On a bright, clear Saturday morning in October, 20 Marketors and guests joined our City guide, Herb Danner, who led us on a fascinating walk down – and around – Fleet Street.
We traced the history of communications, starting at Paul’s Cross, a preaching cross and open-air pulpit in the grounds of Old St. Paul’s Cathedral, where news was proclaimed by criers. At Stationers’ Hall we learned all about the spread of written communications, when scribes would offer their services from fixed locations “stationarius”, followed by the invention of printing, which opened up “mass” communications opportunities.
As we reached approached Fleet Street itself, we learned that the first British daily newspaper was produced by a woman, Elizabeth Mallet, at her premises next to the King’s Arms tavern at Fleet Bridge, in March 1702. The Daily Courant consisted of a single page, with advertisements on the reverse side.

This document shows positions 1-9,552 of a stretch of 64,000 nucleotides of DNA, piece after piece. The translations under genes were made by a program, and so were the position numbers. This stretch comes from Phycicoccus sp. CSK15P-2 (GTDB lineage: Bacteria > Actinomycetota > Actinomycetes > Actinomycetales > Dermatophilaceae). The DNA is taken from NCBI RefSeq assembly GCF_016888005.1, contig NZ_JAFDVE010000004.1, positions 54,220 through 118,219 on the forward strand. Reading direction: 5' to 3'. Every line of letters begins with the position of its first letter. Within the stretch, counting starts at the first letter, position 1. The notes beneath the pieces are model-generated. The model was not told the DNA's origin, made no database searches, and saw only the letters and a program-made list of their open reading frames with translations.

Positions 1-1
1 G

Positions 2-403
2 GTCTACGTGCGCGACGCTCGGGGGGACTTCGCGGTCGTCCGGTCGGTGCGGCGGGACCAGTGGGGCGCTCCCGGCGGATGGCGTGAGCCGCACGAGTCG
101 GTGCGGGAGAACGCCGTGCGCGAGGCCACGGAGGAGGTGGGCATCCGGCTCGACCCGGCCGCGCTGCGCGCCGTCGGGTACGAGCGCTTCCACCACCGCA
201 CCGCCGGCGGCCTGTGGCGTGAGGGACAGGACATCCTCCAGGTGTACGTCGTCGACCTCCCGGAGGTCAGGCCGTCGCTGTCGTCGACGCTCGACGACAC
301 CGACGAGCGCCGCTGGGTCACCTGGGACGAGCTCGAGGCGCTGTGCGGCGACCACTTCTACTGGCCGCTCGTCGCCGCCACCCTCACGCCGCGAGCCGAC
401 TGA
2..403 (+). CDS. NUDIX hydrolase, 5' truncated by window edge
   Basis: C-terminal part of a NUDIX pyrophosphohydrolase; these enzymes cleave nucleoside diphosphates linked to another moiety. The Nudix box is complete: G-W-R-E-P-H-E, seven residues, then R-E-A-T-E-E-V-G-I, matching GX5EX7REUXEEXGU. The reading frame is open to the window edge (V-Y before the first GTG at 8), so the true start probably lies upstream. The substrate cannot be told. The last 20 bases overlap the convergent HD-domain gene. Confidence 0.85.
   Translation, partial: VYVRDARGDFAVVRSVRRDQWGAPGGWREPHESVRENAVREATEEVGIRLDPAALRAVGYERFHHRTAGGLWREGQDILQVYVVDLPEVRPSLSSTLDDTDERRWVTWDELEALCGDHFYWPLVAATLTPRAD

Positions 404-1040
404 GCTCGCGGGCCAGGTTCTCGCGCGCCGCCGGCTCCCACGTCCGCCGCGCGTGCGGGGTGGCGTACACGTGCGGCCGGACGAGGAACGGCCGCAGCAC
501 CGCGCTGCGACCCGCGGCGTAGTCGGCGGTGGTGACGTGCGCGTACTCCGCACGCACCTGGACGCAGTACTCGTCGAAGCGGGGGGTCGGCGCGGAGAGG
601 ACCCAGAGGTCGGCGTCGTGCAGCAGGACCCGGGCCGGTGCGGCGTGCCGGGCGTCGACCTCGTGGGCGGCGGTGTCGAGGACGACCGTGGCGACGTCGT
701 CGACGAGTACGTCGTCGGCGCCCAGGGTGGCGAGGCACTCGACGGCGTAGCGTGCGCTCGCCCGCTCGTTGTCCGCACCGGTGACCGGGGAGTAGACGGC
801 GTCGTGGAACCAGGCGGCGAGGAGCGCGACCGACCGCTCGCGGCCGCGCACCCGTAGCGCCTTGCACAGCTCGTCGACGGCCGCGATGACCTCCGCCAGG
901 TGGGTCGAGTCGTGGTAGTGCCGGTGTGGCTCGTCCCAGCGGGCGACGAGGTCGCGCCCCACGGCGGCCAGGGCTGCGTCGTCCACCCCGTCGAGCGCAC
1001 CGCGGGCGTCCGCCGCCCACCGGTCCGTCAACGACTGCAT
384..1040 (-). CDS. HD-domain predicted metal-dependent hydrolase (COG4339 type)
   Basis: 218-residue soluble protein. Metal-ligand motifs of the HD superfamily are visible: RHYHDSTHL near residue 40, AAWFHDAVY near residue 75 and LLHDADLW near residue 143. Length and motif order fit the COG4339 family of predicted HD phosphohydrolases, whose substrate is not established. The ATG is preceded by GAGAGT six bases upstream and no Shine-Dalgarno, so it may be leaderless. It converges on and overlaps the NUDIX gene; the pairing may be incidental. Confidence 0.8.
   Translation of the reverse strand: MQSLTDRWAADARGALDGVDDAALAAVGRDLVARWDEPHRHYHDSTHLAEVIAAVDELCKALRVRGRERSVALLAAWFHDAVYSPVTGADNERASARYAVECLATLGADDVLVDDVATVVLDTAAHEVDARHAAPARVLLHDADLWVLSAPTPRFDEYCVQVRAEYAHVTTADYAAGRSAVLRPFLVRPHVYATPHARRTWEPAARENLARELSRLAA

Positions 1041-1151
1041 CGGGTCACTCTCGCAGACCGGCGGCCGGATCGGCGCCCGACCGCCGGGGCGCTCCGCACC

Another detour off Fleet Street took us past the St Bride Foundation. Originally set up to serve the growing print and publishing industry of Fleet Street, it still holds the largest collection of typography in the world.
Stories about the history of newspapers in Fleet Street combined with others about the pubs journalists frequented. Traditional buildings were followed by Art Deco ones and the iconic Modernist former Daily Express building, strikingly stunning with its curved lines and black panelling.
Back and forth we went, following guide Herb down alleys and courts, past the home of Dr Samuel Johnson, the compiler of the first usable dictionary, and the monument to his cat Hodge.
Past El Vino’s, the bar famously patronised by journalists and members of the legal profession, we reached Temple Bar Memorial, set in the middle of the road where the Strand takes over from Fleet Street, also the boundary between the City and Westminster.
Our tour finished at the Old Bank of England pub, where we all enjoyed a well earned lunch.